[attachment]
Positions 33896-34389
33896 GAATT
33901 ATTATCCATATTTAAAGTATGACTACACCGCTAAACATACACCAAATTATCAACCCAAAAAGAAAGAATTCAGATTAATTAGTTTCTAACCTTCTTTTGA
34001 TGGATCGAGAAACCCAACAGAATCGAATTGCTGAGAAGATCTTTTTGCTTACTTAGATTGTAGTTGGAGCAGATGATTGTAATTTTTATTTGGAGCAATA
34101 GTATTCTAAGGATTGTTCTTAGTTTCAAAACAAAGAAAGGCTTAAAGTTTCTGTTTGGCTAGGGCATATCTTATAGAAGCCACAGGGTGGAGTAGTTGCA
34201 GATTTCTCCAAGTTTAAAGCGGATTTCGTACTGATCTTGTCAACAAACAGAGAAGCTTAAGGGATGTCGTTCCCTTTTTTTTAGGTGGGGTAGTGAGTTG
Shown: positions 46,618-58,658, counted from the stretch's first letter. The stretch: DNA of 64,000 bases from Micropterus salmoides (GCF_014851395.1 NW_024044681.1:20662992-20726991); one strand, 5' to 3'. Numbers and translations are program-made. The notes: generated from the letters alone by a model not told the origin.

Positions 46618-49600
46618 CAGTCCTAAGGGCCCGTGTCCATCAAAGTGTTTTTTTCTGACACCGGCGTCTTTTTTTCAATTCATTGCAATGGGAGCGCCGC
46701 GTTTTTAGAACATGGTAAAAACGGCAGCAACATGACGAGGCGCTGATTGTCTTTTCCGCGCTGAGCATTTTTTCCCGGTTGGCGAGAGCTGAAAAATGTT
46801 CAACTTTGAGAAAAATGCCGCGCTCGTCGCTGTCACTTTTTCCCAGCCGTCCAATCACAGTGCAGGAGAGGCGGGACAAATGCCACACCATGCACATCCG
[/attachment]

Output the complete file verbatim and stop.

Positions 33896-34389
33896 GAATT
33901 ATTATCCATATTTAAAGTATGACTACACCGCTAAACATACACCAAATTATCAACCCAAAAAGAAAGAATTCAGATTAATTAGTTTCTAACCTTCTTTTGA
34001 TGGATCGAGAAACCCAACAGAATCGAATTGCTGAGAAGATCTTTTTGCTTACTTAGATTGTAGTTGGAGCAGATGATTGTAATTTTTATTTGGAGCAATA
34101 GTATTCTAAGGATTGTTCTTAGTTTCAAAACAAAGAAAGGCTTAAAGTTTCTGTTTGGCTAGGGCATATCTTATAGAAGCCACAGGGTGGAGTAGTTGCA
34201 GATTTCTCCAAGTTTAAAGCGGATTTCGTACTGATCTTGTCAACAAACAGAGAAGCTTAAGGGATGTCGTTCCCTTTTTTTTAGGTGGGGTAGTGAGTTG
Shown: positions 46,618-58,658, counted from the stretch's first letter. The stretch: DNA of 64,000 bases from Micropterus salmoides (GCF_014851395.1 NW_024044681.1:20662992-20726991); one strand, 5' to 3'. Numbers and translations are program-made. The notes: generated from the letters alone by a model not told the origin.

Positions 46618-49600
46618 CAGTCCTAAGGGCCCGTGTCCATCAAAGTGTTTTTTTCTGACACCGGCGTCTTTTTTTCAATTCATTGCAATGGGAGCGCCGC
46701 GTTTTTAGAACATGGTAAAAACGGCAGCAACATGACGAGGCGCTGATTGTCTTTTCCGCGCTGAGCATTTTTTCCCGGTTGGCGAGAGCTGAAAAATGTT
46801 CAACTTTGAGAAAAATGCCGCGCTCGTCGCTGTCACTTTTTCCCAGCCGTCCAATCACAGTGCAGGAGAGGCGGGACAAATGCCACACCATGCACATCCG